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Wolf-Ely Writing Project: Day 243

(This is the eighth in a series of posts that chronicle my year-long writing project. I'm writing fiction to explore how wolves and the legalization of wolf hunting and trapping affect residents in northern Minnesota. This post includes commentary and the beginning of an early draft of a story in progress. For more information about this project, please scroll down to Wolf-Ely Writing Project: Day 1, or click here.)

The other day I was talking with a friend of mine who’d received a Minnesota State Arts Board grant last year. She knew I was going through a tough time in my personal life and offered some reassurance. “Don’t worry, Wendy, you’ve got a whole year,” she said. “And when life happens, you just have to take time out to deal with it.”

I spent my birthday with my tribe, grateful for their presence. L to R my siblings: Burgess, Diane, Janey, (me) and Miriam.This explains why I’ve delayed until the last day of month for my Wolf-Ely Writing Project post. Life is happening. August, a month I usually relish marked by my birthday and the last cicada-buzz-filled days of summer is challenging me in ways I never anticipated. The good news is that friends and family have enveloped me with their love and support. And, at the end of July, I received tons of feedback on how to strengthen my stories from my mentor, the fabulous children’s book author and Hamline University professor, Sheila O’Connor.

Now, if I could only get to that revision process…when life settles down. After all, I have four more months to write and share my work with you. Oh, and mark your calendars for Nov. 7 at Open Book in Minneapolis for my first public reading. The second reading will follow in Ely, date and time yet to be determined. More about that in next month's post.

And speaking of dealing with life, this next excerpt from the story, Reality Show, features Daisy, described by a writer-friend of mine as “a gun-totin' gal and a volatile person.” She struggles to accept how her choices have resulted in unintended consequences.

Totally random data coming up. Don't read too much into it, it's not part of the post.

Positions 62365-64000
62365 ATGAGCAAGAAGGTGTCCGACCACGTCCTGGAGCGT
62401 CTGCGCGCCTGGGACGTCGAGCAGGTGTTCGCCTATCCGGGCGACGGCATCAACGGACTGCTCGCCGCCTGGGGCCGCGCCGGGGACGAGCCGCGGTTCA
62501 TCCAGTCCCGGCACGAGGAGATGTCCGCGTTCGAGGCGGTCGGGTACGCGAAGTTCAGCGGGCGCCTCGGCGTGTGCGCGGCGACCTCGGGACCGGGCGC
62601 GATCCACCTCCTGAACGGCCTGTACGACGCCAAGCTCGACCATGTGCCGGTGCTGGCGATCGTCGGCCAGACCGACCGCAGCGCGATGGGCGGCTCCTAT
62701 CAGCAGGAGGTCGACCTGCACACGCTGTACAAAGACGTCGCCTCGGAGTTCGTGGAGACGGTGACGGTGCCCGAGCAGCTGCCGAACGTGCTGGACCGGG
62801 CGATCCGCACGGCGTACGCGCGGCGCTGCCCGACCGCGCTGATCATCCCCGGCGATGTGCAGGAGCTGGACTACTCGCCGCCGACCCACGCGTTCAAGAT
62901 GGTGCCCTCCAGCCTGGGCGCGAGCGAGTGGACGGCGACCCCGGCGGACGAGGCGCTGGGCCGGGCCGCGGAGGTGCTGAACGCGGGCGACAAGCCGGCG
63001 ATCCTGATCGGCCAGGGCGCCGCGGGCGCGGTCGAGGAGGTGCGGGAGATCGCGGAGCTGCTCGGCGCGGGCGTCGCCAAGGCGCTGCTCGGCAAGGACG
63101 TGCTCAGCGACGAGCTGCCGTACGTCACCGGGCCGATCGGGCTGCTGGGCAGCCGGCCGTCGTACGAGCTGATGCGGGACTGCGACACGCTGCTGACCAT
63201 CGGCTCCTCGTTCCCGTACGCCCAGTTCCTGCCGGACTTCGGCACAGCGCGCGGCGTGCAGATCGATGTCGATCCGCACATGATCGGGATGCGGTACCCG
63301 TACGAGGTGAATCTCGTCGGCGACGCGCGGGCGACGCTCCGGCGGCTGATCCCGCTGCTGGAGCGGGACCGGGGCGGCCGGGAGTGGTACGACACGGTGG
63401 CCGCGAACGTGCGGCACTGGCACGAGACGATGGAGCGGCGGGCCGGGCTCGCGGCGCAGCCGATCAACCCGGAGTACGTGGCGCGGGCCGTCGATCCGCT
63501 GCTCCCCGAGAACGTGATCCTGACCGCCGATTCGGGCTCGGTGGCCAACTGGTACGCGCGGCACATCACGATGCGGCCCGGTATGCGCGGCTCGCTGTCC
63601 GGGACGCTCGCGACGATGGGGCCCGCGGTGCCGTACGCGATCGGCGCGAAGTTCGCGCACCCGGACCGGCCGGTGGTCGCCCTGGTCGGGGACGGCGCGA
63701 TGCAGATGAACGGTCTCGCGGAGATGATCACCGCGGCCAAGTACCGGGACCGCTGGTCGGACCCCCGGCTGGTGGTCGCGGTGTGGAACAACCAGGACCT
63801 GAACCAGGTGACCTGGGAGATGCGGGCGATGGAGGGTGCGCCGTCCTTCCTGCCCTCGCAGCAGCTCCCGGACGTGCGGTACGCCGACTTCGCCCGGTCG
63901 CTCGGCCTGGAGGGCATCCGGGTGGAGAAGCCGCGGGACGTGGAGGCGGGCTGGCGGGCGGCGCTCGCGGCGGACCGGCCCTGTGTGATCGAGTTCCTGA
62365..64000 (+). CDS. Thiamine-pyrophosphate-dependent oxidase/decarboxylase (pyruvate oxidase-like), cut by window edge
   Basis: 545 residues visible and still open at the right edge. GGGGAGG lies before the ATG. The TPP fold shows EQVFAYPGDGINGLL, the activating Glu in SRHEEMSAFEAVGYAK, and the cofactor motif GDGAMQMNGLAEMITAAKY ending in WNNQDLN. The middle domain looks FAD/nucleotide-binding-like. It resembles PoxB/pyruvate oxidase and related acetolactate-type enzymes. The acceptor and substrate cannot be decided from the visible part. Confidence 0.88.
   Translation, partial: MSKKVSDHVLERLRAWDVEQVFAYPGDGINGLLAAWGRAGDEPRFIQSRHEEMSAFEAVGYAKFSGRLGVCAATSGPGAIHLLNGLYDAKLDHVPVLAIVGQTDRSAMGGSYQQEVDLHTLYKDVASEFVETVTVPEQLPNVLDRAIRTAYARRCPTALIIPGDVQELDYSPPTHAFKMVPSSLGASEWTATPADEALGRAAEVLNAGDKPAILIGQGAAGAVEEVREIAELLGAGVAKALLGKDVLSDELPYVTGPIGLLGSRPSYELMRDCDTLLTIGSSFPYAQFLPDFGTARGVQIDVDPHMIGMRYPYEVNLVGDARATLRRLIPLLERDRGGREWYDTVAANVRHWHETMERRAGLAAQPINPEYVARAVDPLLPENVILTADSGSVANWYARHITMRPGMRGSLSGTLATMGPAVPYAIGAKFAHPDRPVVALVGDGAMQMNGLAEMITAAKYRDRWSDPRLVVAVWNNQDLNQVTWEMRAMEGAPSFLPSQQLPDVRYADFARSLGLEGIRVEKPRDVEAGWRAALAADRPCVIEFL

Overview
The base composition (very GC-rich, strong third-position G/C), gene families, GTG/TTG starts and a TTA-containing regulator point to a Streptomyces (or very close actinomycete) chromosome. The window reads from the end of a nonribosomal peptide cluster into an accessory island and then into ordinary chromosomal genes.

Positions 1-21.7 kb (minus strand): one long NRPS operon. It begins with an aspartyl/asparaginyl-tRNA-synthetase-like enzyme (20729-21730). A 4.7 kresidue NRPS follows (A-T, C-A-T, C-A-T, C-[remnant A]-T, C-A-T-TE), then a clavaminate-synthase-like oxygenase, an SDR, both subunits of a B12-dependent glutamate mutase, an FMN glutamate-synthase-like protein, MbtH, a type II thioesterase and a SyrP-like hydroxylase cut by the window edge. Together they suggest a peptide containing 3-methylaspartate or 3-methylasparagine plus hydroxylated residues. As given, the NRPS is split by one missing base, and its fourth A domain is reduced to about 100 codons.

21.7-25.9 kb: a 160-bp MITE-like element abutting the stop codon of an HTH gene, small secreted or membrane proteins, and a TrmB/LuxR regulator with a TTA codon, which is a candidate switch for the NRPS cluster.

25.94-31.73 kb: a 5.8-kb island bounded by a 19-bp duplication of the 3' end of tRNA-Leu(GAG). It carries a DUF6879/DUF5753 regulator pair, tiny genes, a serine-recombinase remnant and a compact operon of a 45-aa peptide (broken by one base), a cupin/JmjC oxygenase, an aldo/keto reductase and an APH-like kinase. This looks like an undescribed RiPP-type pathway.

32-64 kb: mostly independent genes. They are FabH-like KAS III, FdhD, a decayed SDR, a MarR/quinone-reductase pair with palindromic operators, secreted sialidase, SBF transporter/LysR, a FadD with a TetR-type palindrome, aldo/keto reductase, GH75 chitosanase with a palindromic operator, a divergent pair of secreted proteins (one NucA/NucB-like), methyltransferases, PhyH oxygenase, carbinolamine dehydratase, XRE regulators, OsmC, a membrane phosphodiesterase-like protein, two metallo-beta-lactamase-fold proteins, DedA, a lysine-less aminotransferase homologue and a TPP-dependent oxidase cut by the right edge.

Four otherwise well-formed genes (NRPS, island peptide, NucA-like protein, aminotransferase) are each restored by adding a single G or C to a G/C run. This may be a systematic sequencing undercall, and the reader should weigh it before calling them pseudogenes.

Ah, but doesn’t that describe us all—not the gun bit—but the unintended consequences?

Reality Show

Daisy Johnson put the pistol in the holster. Every day since she’d found Thelma’s remains, she carried a gun when she went into the woods. It made her shiver just recalling how the dog might as well have fallen into the Amazon River and been nibbled to death by a thousand piranhas. In a pink, blood-soaked patch of snow, the wolves had left behind a full pearly-white skeleton with the head and tail intact but for one gnawed-off ear.

Daisy hadn’t actually fired the gun since then—but if she needed to, she’d have no qualms about following the old adage: shoot, shovel and shut up. Since the Endangered Species Act no longer protected wolves, technically she could use lethal force to defend her dogs without it being a Federal offense. But goddammit, if she ever saw one of those monsters trespassing on her property again, she’d blow it away. She still had to be careful, make sure it was legal. If not, she could face $2,000 in restitution and up to a $3,000 fine—plus a year’s free rent in the county jail. Earlier in November, she’d missed out on the lottery for this year’s license, but she was successful after standing in line for two hours—first come first serve—at the hardware store at getting one of the unclaimed licenses. It would cover her ass just in case, at least through January when hunting season ended.